On 17 Nov. Bruce, still in appearance acting on behalf of his old friends, arrived once more in Scotland with money from Flanders, and on 8 Dec, to the surprise of Bowes, James passed an act of council granting 'remission' to Robert Bruce 'for high treason, negotiation with foreign princes and Jesuits for the alteration of religion,' &c. It is evident that Bruce was in earnest in his new character. He wrote from Brussels, 25 May 1594: 'I have travelled of late to discredit the Jesuits in all parts where they have procured to do harm heretofore ... to serve the queen, and hazard both life, means, and honesty without obligation,' and in July he sent from Antwerp information which proved to be accurate regarding the embarkation of Father James Gordon with others, with money for the insurgent earls (Hatfield Papers, iv. 536, 563; cf. Cal. Scotl. ii. 748).
Against Bruce's name in the register of the Scots college, it is noted without suspicion, in 1598, that he is still following the court. But his double dealing could not much longer escape the vigilance of his former allies. On 8 March 1699 Father Baldwin wrote to him from Antwerp, warning him that reports were in circulation that he had 'made submission to the King of Scots;' and presently Bruce was in custody at Brussels, charged with the misappropriation of funds entrusted to him, communication with English spies, the betrayal of the catholic cause, and, in particular, with preventing the fall of Dumbarton Castle into the hands of catholics for the King of Spain, by giving intelligence of its intended capture to 'the Scottish antipope' (R. O. Scotl. vol. lxv. Nos. 87, 88). Father Crichton, John Hamilton, the Earls Huntly, Errol, and Westmorland, with others, gave evidence against him. He remained in prison for fourteen months, according to Hospinianus, who tells a strange and incredible story of Crichton having become Bruce's accuser out of revenge, because Bruce had rejected the Jesuit's proposal that he should assassinate the chancellor Maitland (Historia Jesuitica, p. 291). After emerging from prison Bruce appears to have visited Scotland (October 1601) under the name of Peter Nerne, with certain companions whom he was accused of attempting to murder. This Robert Bruce alias Nerne, under torture in Edinburgh, 'confessed much villainy,' and said that he was in the pay of John Cecil [q.v. Suppl.]; and in the following month Cardinal d'Ossat, writing from Rome, warns Villeroi against certain spies then in France in the interest of Spain, mentioning Robert Bruce 'fort mauvais homme' and Dr. Cecil. Bruce died in Paris of the plague in 1602. For some time he had been preparing a work against the Jesuits, which an intelligencer from Brussels reported as being 'nearly ready to be printed' (Cal. Dom. Eliz. 18-28 Aug. 1599). His heir brought the unpublished book to the French nuncio, and asked 460 ducats for it, adding that the Huguenots had offered a thousand ducats (Vatican MSS.; Nunziatura di Francia. vol. ccxc. f. 146), The nuncio referred the matter to the pope, and the pope to the general of the society, who declined the offer with the remark that such writings were numerous, and that if he were to buy them all up he would be ruined.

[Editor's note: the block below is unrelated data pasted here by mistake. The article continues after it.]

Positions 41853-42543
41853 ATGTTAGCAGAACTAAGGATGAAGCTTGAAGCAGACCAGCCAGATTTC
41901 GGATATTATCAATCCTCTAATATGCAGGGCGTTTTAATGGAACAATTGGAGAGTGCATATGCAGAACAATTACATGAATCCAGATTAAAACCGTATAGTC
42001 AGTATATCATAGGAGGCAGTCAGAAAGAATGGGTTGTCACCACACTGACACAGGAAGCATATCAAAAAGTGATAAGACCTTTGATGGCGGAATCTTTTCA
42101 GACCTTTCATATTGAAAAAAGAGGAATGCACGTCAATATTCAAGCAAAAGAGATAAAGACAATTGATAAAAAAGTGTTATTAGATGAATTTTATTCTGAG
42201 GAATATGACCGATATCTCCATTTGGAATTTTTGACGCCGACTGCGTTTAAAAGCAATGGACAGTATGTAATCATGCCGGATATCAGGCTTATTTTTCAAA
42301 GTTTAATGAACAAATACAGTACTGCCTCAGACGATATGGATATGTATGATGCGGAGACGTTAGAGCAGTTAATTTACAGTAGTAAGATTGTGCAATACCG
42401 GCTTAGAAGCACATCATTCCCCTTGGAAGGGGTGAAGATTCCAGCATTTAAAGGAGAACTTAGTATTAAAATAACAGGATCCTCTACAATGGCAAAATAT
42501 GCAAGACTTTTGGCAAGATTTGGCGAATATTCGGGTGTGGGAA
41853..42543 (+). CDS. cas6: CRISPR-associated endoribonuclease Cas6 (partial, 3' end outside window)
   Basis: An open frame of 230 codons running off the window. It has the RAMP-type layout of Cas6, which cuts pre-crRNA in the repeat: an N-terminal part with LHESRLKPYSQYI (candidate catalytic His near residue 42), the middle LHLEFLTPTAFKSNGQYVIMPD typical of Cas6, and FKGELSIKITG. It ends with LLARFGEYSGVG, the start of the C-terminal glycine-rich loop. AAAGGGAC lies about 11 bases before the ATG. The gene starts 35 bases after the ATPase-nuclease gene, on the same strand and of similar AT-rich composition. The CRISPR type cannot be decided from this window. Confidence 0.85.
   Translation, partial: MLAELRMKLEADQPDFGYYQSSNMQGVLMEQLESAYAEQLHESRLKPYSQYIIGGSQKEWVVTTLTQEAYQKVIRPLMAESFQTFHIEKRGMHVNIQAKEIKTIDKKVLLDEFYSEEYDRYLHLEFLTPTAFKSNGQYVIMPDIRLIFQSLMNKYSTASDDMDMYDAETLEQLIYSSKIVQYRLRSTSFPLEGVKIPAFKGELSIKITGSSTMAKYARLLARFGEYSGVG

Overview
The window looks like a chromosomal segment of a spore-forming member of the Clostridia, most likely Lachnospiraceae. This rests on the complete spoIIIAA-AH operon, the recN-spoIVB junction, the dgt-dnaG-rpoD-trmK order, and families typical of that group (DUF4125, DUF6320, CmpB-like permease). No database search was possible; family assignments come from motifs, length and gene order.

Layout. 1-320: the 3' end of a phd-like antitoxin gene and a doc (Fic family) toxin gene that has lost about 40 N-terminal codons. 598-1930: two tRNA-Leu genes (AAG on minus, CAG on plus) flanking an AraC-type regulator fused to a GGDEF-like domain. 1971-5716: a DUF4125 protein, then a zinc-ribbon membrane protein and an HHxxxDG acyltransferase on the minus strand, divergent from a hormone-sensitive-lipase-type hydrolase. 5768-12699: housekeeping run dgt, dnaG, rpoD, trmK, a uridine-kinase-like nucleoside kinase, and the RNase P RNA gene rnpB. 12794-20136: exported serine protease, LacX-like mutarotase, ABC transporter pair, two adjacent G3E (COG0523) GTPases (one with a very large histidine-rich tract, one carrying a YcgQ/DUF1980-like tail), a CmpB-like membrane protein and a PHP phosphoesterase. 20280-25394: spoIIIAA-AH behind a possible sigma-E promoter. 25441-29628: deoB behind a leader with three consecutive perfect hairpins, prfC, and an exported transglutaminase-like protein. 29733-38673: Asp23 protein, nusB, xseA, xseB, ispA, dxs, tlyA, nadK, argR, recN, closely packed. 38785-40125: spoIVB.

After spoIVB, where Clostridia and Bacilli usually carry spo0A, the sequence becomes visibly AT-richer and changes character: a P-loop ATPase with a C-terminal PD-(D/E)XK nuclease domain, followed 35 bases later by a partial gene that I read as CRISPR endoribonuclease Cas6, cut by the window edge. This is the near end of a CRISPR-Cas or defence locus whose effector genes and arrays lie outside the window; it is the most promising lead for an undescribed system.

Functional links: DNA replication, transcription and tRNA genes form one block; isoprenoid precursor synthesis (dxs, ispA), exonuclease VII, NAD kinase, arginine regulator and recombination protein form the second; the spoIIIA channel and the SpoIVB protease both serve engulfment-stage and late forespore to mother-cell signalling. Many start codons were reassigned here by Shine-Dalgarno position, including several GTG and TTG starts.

[In addition to the sources referred to above: Spanish Papers, Eliz. iii. 580, 689-90, 595-7, iv. 144, 161. 201, aei, 478 and passim; Teulet's Papiers d'Etat, iii. 412-22, 469-71, 502-86; Calderwood's Church of Scotland, v. 14-36; Hamilton Papers, i, 673, 685; Thorpe's Cal. State Papers, Scotland, ii. 179, 180.]